The best way to tour Patagonia

Patagonia, the name alone sounds like the an enchanted, imaginary land dreamt up in the minds of a fantasy writer. And magical it is.

Patagonia is South America’s southern frontier. A definite ‘bucket list’ destination and home to some of the world’s most photogenic landscapes.

Peaks, glaciers, lakes, plains, dessert and grasslands. Natural, wild, barren beauty abounds. This is a place an adventurous heart will fall in love with.

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A bit about Patagonia

Patagonia covers the southernmost parts of Argentina and Chile with the Pacific Ocean on one coast, the Atlantic on the other and miles and miles of dazzling peaks, ice fields and plains in between. Northern Patagonia is home to the lakes district of both countries. You’ll find established tourism spots, and areas where untouched wilderness reigns supreme.

On the Southeastern coast, a menagerie rich in marine life such as whales, orca, fur seals, elephant seals and penguins. The Andes make the Southern Alps look like mere foothills. Their granite peaks piercing the sky, foreboding yet thrilling.

You can visit Patagonia independently, English is widely spoken, there are plenty of hostels and campsites to stay at, and buses and transportation options to get you places, but it’s an area so vast, covering some 400,000 square miles (almost 4 times the size of New Zealand) that a tour is your best bet to ensure you hit all the highlights, and don’t have to navigate the sometimes confusing logistics of buses and transfers to get you to the national parks.

Torres del Paine National Park

The remote settlement of Puerto Natales is the base for trips to Torres del Paine National Park in southern Chilean Patagonia, and home to a great warm-up hike up the slab-like Cerro Dorotea which offers incredible views of the Última Esperanza Sound.

Torres del Paine is a great example of the varied landscapes one can expect to see here. Encompassing mountains, valleys, glaciers, lakes and rivers with the magnificent Cordillera del Paine as its centerpiece which features the spectacular peaks from which the park gets its name – 3 distinctive granite peaks extending an impressive 2,500 metres above sea level.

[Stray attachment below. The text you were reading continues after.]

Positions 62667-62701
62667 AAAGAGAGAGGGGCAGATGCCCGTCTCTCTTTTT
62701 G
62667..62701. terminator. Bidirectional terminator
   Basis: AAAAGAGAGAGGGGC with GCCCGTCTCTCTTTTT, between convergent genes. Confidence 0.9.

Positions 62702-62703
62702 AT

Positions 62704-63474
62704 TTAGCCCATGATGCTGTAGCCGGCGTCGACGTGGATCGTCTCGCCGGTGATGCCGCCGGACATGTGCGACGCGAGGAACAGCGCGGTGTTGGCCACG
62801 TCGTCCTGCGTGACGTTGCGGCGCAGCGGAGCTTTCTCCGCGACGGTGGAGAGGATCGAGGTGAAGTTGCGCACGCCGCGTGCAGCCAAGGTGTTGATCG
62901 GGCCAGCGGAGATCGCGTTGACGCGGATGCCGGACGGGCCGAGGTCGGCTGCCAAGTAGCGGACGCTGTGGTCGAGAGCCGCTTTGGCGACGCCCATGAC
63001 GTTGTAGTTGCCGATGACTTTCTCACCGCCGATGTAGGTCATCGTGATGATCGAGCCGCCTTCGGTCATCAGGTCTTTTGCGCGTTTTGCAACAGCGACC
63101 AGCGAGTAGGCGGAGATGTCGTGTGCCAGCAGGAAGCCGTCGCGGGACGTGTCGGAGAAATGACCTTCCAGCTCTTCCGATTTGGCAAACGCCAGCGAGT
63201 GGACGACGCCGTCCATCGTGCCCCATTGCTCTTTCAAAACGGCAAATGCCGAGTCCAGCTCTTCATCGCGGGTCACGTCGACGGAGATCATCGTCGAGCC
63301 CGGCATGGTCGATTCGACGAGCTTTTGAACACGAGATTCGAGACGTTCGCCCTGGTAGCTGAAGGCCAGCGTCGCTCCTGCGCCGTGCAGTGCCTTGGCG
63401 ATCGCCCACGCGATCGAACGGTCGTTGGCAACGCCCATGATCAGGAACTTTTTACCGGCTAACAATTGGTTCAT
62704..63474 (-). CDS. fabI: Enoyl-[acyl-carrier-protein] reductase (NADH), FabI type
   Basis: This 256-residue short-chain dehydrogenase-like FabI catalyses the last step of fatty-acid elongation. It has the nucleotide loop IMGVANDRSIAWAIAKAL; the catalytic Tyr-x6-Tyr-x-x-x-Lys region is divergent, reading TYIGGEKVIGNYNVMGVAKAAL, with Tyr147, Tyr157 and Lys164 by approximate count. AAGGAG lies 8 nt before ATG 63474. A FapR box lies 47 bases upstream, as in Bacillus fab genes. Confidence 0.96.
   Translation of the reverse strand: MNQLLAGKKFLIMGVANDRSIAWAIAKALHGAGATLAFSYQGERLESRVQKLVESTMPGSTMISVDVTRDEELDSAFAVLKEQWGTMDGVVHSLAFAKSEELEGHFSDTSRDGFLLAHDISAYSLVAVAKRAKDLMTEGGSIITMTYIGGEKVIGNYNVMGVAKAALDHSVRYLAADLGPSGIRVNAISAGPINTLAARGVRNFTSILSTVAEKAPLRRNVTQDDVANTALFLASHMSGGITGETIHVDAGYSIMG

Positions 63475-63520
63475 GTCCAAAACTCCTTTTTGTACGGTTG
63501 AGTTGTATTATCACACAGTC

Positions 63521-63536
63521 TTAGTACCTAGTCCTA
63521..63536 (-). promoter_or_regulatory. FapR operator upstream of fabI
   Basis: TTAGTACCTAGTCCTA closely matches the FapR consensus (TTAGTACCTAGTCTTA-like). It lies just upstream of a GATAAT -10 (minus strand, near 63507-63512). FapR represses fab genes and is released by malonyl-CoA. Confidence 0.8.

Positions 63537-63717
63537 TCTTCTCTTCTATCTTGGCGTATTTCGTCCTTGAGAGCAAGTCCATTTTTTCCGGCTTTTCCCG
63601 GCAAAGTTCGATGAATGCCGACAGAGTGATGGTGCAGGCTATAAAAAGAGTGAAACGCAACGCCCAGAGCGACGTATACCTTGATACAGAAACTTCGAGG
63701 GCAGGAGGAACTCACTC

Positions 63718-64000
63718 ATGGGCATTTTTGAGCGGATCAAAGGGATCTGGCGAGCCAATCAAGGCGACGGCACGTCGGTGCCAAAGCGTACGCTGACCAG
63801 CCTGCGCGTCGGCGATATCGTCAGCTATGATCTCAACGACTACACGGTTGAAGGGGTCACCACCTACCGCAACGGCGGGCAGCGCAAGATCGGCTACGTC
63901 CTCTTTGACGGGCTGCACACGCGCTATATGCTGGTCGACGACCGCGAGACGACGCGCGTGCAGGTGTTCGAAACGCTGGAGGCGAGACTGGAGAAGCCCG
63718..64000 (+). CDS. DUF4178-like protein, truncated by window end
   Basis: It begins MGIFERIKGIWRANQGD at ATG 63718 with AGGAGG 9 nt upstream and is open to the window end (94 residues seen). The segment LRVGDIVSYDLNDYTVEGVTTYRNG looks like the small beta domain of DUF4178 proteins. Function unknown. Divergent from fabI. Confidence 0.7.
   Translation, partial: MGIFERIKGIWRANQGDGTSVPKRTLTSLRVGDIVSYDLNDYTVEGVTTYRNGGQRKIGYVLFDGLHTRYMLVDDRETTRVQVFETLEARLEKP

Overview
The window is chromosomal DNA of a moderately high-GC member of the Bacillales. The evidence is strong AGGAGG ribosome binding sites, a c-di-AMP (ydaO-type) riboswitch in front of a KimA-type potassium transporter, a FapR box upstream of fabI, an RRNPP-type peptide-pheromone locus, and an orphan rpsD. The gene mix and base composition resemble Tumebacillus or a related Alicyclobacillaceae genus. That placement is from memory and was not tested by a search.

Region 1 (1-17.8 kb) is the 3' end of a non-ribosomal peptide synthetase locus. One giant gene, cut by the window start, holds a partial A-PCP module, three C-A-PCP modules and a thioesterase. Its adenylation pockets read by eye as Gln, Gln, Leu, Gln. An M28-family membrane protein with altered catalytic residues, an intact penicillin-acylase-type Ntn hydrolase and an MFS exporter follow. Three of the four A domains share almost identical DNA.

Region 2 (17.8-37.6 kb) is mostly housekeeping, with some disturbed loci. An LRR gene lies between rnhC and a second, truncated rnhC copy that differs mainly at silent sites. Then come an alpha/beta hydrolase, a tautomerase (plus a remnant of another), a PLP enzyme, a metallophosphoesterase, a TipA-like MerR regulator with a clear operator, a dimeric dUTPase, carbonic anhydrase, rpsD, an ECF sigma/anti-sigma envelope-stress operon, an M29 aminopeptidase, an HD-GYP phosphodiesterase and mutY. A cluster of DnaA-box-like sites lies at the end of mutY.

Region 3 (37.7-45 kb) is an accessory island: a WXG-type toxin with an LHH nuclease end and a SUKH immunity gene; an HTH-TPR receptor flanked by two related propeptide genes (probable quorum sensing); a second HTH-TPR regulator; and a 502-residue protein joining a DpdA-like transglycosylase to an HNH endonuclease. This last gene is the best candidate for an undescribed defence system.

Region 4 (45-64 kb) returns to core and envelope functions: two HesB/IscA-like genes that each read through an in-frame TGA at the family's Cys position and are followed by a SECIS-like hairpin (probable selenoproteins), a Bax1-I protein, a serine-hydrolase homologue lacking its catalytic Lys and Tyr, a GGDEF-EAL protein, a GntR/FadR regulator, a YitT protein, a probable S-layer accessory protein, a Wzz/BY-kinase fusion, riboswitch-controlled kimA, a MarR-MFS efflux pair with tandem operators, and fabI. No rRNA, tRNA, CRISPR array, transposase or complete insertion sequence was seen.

Los Glaciares National Park

Like Torres del Paine, its counterpart Los Glaciares National Park in Argentina is also home to the southern Patagonian ice field that feeds over 47 glaciers; it’s the largest icecap outside of Antarctica and Greenland. A day trip from El Calafate to the national park and spectacular Perito Moreno glacier is a must. From a series of walkways and balconies, visitors can watch huge chunks of ice as they separate nosily  from the still advancing glacier and splash into the lake creating huge Tsunami like waves. 

El Chalten

Meanwhile, a little less than a three hour drive from El Calafate is a mountainous wonderland that has become one of the world’s leading trekking destinations. When the town of El Chalten was established 3 decades ago, there was no thought at all to its tourist potential. It began as a military outpost created as part of a border dispute with Chile  trying to encourage more Argentines to move there, as parcels of land were handed out by the government. But to this day they still haven’t agreed on the last 50km segment on the ice field. An estimated 50,000 people visit El Chalten (population 2000) every year between November and April, to experience the well designed trails in Los Glaciares National Park, a UNESCO World Heritage site bordering the town. 

Trekking

For the casual walker, these treks generate maximum pleasure – breath taking views of jagged mountain spires, glaciers and endless valleys – for minimum effort. With several trailheads starting directly from town, one can choose from a variety of treks lasting from 1 to eight or nine hours. Expect to see here some of the wildlife Patagonia is famous for, like foxes, austral parakeets, guanacos, condors, owls and fire crown hummingbirds

Tierra del Fuego

Heading south across the Strait of Magellan, Tierra del Fuego is an island off the southern part of the mainland. This is where you can follow in the footsteps of Darwin with a trip down the Beagle Channel, or trek along the scenic coastal trail of Latin America’s southernmost national park Tierra del Fuego, then feast on King Crab at the end of the day.

All this and more are included in our 18 day Patagonia Highlights tour making it one of the best ways to tour the region.

A couple of tips to note:
  • No vaccinations are required for Patagonia but always check with your travel doctor if you’re travelling elsewhere.
  • Unlike other Andean destinations, there is no altitude to be concerned about. The highest lookout out is around 1200m above sea level.
  • Pack good binoculars as there’s a lot to see in the distance.
  • Walking boots and sunscreen are essentials too, and a good pair of wraparound sunglasses to not only filter the light but protect your eyes from the wind.
  • And if your camera has a panorama setting all the better. One shot simply won’t capture the immense spread of scenic splendour Patagonia has to offer.
  • Summer is the windy season, so be prepared with good wind-proof clothing. A plastic poncho simply won’t do the job. 

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